Mauritius receives Indian offshore patrol vessel

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India’s Garden Reach Shipbuilders and Engineers (GRSE) have handed over to Mauritius a 1 300 tonne offshore patrol vessel, three years after it was ordered to ensure maritime security around the island nation.

The CGS Barracuda was handed over in the port city of Kolkata on 20 December, several months later than planned. It was ordered in March 2011 for $58.5 million and had its keel laid in April 2013, with launch taking place that August. Successful sea trials were concluded in November 2014, when the vessel demonstrated a top speed of 22.5 knots (42 km/h) against the requirement of 20 knots (37 km/h).
“This would be the first among the long line of ships that we hope to export to various parts of the world,” Minister of State for Defence Rao Inderjit Singh said during the handover ceremony. He added that India has received an order for two offshore patrol vessels from Sri Lanka and these are under construction in Goa Shipyard. “I think the country can feel proud that the ship-building industry has come of age,” Singh said.

The vessel is the first newly built warship to be exported by an Indian shipyard (India has sold used vessels to countries in the past and donated smaller naval vessels). The Asian nation is actively pursuing further naval sales across the world as it attempts to increase defence exports.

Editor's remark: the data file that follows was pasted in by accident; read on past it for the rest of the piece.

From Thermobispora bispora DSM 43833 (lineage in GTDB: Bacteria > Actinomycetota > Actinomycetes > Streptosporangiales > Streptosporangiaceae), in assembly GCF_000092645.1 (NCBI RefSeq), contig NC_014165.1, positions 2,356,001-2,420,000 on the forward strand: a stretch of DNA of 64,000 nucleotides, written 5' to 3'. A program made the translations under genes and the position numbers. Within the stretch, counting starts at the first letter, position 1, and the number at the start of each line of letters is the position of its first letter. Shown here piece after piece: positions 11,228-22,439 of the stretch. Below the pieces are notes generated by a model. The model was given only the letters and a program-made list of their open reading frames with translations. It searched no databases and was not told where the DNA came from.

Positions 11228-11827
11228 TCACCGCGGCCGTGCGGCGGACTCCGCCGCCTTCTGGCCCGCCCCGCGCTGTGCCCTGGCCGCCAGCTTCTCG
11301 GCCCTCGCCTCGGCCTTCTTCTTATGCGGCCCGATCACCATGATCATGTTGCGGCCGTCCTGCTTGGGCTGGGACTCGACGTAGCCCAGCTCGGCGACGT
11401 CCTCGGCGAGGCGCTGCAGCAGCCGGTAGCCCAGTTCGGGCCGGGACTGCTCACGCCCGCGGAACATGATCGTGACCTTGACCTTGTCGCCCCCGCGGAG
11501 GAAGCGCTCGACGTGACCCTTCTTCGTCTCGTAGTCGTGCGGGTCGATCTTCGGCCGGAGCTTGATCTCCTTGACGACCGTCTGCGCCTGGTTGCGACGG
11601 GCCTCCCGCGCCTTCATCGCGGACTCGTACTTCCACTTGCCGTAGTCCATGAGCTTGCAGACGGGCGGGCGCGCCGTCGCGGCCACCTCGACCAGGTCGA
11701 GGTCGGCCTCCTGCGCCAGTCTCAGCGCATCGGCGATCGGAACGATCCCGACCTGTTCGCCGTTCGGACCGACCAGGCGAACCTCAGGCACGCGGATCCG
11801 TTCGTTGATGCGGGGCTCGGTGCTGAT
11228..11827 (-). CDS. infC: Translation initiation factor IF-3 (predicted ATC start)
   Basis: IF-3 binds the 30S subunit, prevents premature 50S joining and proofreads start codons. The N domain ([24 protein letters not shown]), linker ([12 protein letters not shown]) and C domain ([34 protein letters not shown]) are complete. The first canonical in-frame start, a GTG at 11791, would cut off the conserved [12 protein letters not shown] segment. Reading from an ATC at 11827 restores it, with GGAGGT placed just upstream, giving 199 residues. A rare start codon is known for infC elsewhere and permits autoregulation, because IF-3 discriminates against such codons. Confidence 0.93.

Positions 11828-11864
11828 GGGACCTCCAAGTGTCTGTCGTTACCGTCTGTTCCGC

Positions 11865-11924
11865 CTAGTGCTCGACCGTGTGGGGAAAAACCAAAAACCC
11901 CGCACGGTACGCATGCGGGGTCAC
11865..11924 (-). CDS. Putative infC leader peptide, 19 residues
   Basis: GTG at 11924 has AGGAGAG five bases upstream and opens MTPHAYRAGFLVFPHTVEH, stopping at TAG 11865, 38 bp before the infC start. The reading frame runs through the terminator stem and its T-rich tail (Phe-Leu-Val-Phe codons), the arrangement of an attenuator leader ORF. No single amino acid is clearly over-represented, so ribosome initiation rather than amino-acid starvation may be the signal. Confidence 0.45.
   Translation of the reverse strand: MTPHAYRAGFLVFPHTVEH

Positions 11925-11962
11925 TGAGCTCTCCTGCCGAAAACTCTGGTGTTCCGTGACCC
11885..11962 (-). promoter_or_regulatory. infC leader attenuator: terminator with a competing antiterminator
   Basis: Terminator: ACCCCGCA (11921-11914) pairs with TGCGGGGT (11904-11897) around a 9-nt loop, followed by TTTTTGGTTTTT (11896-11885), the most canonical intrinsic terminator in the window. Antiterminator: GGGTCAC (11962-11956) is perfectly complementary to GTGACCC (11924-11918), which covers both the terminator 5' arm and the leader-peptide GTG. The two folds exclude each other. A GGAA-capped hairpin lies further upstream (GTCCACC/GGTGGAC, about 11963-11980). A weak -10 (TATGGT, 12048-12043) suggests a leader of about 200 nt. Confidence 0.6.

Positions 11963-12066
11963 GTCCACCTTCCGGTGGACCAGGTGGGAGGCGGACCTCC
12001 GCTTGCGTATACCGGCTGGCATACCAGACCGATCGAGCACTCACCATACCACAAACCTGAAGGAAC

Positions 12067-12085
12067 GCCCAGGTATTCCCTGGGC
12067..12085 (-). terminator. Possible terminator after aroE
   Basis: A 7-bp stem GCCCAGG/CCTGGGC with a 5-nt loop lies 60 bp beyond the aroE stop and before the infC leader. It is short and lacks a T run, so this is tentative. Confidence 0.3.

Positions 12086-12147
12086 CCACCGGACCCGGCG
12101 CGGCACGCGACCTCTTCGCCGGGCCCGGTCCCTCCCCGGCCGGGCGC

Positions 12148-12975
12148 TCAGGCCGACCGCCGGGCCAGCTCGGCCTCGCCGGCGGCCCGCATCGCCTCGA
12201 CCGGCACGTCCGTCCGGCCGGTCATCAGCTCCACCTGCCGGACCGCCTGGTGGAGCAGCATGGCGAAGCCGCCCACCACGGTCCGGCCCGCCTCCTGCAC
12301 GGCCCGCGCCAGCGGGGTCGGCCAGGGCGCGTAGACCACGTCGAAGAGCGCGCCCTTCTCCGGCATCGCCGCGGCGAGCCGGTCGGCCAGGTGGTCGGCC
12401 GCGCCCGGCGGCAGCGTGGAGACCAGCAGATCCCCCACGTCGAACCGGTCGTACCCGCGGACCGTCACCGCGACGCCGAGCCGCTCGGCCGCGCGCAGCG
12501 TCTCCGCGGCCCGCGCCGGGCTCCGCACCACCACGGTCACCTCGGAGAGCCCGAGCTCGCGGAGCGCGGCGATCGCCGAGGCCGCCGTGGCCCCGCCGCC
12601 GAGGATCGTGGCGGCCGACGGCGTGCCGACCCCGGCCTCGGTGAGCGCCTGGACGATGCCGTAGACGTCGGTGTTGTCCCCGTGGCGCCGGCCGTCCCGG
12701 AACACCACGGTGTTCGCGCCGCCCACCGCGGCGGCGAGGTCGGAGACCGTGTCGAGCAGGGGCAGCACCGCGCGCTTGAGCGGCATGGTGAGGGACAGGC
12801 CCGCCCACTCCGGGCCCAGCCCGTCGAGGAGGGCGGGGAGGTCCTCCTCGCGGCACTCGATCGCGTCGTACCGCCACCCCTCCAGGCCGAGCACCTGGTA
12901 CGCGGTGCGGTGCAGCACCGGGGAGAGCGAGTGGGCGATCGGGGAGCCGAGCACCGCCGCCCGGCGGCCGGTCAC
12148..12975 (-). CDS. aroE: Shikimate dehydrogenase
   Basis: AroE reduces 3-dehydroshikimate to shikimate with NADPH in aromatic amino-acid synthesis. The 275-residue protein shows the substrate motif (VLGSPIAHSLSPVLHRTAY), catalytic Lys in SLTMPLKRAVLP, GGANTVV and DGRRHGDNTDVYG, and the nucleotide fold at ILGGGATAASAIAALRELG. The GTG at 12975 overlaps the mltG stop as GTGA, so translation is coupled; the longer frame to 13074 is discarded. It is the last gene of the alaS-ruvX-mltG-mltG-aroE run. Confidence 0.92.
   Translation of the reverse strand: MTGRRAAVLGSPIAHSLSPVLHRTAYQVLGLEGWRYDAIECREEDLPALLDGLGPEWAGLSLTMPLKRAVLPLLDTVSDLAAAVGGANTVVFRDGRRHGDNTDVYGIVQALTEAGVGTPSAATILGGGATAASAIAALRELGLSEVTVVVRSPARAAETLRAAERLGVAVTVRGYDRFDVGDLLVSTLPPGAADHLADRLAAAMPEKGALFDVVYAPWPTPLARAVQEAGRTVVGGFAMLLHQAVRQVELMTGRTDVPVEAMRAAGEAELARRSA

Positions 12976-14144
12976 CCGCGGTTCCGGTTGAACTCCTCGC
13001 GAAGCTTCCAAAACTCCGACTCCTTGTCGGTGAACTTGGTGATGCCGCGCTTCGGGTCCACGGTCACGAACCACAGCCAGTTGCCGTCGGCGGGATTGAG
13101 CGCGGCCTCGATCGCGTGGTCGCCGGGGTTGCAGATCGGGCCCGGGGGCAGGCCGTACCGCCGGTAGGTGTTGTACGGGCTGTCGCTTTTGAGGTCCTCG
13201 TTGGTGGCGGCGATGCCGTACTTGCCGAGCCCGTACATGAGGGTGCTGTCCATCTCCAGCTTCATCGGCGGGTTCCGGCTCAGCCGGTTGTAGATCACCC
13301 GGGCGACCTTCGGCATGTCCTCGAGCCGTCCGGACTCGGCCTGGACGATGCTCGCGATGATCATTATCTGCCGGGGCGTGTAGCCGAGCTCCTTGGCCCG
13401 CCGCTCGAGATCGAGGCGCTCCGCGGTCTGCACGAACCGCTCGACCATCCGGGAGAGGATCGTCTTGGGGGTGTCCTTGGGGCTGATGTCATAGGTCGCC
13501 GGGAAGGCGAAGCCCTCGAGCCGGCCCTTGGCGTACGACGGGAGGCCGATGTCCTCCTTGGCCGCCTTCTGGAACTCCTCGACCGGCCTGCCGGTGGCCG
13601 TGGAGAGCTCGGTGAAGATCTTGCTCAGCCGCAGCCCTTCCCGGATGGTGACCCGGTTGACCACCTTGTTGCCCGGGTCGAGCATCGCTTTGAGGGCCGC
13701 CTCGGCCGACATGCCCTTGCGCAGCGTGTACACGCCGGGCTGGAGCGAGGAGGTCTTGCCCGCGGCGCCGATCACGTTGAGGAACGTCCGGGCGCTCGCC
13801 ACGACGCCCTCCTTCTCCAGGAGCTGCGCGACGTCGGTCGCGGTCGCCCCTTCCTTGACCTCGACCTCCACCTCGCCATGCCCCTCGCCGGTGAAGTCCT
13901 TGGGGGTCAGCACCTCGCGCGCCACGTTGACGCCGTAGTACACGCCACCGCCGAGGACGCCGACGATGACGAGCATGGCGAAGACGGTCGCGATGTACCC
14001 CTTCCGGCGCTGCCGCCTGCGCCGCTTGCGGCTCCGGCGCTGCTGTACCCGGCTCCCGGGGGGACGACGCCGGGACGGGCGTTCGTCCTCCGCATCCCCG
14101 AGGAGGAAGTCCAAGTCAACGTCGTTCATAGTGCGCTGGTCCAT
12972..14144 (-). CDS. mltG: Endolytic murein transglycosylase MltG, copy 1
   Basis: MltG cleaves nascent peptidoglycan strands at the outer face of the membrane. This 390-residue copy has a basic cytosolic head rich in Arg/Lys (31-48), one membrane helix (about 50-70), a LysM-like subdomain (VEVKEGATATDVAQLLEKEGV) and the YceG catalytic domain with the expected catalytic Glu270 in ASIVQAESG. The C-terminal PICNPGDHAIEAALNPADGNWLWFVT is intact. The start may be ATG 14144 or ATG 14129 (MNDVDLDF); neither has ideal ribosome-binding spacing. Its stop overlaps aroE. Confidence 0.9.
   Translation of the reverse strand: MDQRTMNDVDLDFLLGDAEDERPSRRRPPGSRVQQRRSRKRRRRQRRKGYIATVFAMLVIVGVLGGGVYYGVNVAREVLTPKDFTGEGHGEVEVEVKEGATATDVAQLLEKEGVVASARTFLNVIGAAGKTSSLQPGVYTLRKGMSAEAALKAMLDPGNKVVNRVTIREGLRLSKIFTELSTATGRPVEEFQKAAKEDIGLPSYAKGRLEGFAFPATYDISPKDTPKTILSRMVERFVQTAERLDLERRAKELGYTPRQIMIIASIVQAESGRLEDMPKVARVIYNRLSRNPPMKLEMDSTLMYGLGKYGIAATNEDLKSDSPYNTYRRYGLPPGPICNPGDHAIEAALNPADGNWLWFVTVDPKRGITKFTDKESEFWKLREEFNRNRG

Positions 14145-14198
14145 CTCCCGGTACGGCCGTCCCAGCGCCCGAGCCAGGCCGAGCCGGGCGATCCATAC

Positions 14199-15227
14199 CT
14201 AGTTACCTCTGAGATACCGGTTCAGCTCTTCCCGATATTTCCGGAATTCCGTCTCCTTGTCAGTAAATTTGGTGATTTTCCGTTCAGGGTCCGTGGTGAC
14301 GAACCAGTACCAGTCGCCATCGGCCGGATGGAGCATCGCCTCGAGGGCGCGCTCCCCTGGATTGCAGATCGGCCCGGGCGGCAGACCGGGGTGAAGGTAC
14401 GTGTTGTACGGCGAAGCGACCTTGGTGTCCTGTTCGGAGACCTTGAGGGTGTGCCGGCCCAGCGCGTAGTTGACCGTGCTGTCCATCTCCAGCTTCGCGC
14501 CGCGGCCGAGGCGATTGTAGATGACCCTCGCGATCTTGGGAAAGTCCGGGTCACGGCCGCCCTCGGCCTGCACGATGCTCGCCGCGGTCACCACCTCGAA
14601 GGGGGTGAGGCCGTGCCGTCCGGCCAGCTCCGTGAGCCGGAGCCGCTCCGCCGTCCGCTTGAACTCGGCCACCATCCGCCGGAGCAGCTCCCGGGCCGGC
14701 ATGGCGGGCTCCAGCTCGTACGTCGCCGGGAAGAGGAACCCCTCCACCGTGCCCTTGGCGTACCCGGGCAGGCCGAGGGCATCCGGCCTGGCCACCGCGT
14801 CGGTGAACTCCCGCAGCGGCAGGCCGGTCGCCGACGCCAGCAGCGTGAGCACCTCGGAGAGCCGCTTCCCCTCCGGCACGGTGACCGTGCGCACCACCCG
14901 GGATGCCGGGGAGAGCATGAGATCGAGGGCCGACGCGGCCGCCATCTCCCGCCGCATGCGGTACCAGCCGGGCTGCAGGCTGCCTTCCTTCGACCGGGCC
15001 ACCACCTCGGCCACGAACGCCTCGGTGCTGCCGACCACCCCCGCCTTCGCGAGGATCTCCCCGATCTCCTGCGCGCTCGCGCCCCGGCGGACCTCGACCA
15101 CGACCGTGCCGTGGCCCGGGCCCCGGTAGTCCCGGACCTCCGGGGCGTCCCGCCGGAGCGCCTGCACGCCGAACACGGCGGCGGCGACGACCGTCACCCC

The CGS Barracuda is based on the Kora class corvettes built for the Indian Navy by state-owned GRSE. The 74.1 metre long vessel has a crew of 83. Range is approximately 5 000 nautical miles at maximum speed. She is powered by two MTU 16V 4000 M53 diesel engines rated at 1 840 kW, each driving two controllable pitch propellers through ZF Marine gearboxes.

Barracuda will patrol Mauritius’s vast exclusive economic zone (EEZ), which covers 1.9 million square kilometres. Her main tasks will be combating piracy, smuggling, illegal fishing and drug trafficking but the vessel will also participate in search and rescue exercises, control pollution and transport cargo.



India and Mauritius have enjoyed good political, economic and military relations. Indian navy vessels often patrol Mauritian waters and India has provided military hardware to the country, such as an HAL Dhruv light utility helicopter and two Do 228 maritime surveillance aircraft.